HURRY: There's still time to submit your meter reading to avoid being overcharged for March usage

If you couldn’t submit your meter reading due to website issues (or simply forgot) on 31 March - there's still time, but do it as soon as you can

Woman reading an electricity meter
(Image credit: Getty Images)

If you missed National Meter Reading Day on 31 March, or were unable to submit the reading to your supplier, the good news is you can still send it - but do it as soon as you can.

From 1 April 2022, a new energy price cap is in effect, increasing average annual energy bills by £693 - a whopping 54%. 

The hike comes as household finances are coming under increased pressure. Inflation rose to 6.2% in the 12 months to February, driving up the cost of everyday goods such as petrol, food and clothing. Inflation is expected to hit 8.7% at the end of this year, according to forecasts in the recent Spring Statement

Websites for major energy suppliers crashed on 31 March, leaving many unable to submit their meter readings. 

To minimise the risk of being charged the new cap rate for energy you used in March, submit your meter reading as soon as possible. 

Why do I need to take a meter reading?

You may have heard 31 March being dubbed National Meter Reading Day. This was the date, households were encouraged to submit a meter reading to their supplier to make sure that they are not charged the increased April rate for energy they actually used in March.

Taking a reading means you have proof of how much energy you used before today's price hike and will help ensure your bill is accurate.

You only need to take a meter reading if you are on a default tariff, don't have a smart or prepayment meter, and live in England, Scotland or Wales.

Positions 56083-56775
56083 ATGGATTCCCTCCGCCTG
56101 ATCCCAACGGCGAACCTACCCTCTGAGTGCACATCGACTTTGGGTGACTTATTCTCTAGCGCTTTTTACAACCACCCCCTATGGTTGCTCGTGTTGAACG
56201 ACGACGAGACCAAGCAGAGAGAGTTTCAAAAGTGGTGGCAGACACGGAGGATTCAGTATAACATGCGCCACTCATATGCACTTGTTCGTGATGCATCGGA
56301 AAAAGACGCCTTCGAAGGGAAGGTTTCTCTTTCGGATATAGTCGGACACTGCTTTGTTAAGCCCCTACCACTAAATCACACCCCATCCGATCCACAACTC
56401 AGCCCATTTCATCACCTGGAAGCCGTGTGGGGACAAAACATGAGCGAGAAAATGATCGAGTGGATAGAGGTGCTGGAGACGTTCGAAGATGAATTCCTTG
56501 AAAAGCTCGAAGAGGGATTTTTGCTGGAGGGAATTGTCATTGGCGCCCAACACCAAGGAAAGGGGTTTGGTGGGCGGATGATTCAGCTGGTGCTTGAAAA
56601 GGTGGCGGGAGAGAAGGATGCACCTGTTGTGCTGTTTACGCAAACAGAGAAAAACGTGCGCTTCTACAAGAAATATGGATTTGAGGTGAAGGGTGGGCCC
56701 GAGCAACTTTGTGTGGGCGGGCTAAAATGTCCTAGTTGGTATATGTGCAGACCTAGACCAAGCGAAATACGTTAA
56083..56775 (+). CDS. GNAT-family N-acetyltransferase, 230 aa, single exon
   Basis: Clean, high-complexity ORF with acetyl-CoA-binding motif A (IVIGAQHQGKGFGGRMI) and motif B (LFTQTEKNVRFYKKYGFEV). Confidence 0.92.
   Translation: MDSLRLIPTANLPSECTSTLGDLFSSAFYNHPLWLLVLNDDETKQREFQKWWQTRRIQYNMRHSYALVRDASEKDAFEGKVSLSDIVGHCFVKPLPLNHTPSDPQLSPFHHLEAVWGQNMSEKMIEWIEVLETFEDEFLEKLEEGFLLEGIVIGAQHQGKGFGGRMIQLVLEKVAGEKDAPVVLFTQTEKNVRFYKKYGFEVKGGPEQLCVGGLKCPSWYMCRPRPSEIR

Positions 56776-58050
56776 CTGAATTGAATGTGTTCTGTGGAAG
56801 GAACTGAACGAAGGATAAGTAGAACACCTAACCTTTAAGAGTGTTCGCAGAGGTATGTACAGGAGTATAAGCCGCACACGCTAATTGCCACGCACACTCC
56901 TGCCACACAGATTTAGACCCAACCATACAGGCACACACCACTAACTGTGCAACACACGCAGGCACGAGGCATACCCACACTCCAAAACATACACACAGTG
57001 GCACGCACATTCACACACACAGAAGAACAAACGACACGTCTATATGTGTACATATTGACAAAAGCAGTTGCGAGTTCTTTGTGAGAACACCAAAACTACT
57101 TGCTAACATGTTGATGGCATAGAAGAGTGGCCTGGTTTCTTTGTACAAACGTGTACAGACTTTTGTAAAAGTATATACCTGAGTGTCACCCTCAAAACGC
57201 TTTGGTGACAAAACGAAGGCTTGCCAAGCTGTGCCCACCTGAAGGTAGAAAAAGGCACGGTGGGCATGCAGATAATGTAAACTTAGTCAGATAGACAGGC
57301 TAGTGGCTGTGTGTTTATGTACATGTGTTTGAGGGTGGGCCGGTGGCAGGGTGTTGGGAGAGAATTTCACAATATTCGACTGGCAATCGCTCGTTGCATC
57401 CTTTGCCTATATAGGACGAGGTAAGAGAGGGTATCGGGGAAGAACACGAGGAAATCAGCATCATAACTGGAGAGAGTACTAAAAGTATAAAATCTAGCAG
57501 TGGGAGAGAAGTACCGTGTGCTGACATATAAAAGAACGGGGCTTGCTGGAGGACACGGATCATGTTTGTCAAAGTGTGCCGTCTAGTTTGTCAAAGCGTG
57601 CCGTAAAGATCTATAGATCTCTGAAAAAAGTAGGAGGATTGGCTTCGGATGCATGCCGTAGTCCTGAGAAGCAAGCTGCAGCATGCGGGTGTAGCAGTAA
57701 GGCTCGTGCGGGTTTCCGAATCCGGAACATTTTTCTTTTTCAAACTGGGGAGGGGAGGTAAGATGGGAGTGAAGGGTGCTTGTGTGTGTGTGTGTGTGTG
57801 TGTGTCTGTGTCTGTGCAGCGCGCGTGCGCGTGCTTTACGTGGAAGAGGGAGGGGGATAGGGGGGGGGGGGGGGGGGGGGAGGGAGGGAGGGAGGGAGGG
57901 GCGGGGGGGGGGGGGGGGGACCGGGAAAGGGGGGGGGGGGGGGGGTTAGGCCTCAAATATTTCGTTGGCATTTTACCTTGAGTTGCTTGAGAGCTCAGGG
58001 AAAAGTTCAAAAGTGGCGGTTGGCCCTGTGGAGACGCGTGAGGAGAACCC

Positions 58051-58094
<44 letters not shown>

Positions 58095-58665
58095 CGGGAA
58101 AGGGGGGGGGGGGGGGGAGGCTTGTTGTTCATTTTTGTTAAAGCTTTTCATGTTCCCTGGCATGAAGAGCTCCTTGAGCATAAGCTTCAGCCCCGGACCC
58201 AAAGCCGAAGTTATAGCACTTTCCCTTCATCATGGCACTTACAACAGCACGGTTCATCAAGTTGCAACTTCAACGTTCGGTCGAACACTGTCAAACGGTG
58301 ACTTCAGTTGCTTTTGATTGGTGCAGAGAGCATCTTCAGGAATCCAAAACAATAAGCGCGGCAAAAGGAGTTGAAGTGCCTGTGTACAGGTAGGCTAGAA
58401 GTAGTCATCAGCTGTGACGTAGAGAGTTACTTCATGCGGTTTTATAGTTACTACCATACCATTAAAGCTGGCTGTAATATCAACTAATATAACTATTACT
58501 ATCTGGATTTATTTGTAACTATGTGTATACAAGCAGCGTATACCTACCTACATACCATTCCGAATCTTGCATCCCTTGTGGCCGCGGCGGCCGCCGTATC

My supplier's website was down - what should I do?

Consumer groups have criticised energy firms for failing to avert a widescale crash of their websites as customers rushed to submit meter readings ahead of the price jump.

Customers reported issues logging in to supplier websites including British Gas, EDF, E.On, SSE, So Energy and Octopus Energy.

Citizens Advice head of energy policy Gillian Cooper said: “This is a frustrating situation for customers, many of whom are already incredibly worried about how they’ll cope with rising bills.

“We know some energy companies have put in measures to prepare for a surge of people sending meter readings, but clearly it hasn’t been enough."

A spokesman for Energy UK, the trade association for the industry, said: “We know that some suppliers are experiencing issues with their websites due to the volume of customers submitting meter readings.

“Suppliers are offering alternative ways of submitting readings so we’d recommend customers try those. Customers with smart meters do not need to worry as their readings are automatically sent to their supplier.”

While 31 March was the ideal date to submit your readings to make sure that you aren't charged the higher rate for energy you used in March, if you didn’t manage to, don't panic

Submitting your meter reading over the next couple of days will still minimise the chance of your supplier overestimating your usage at the higher rate. If you are still trying to send a reading you took on 31 March, make it clear when the reading was taken, and that you were unable to submit it due to a technical fault with your supplier's website, when you do manage submit it to your supplier. 

You could also take a picture of your meter reading on your smartphone, and email it to yourself. This will give you a timestamp should you need to dispute your bill with your supplier down the line. 

Some suppliers may allow you to email a photo as your meter reading, so keep a look out for that if you can get on to your supplier's website. 

Who doesn't need to submit a meter reading?

If you are on a fixed-rate tariff, you do not need to submit a meter reading.

Similarly, if you have a smart meter, your readings are sent to your supplier automatically. For peace of mind, you could always take a photo with your smartphone and email it to yourself for a timestamp, just in case you need to resolve any disputes in the future. 

If you have a prepayment meter, you won't need to submit a meter reading either.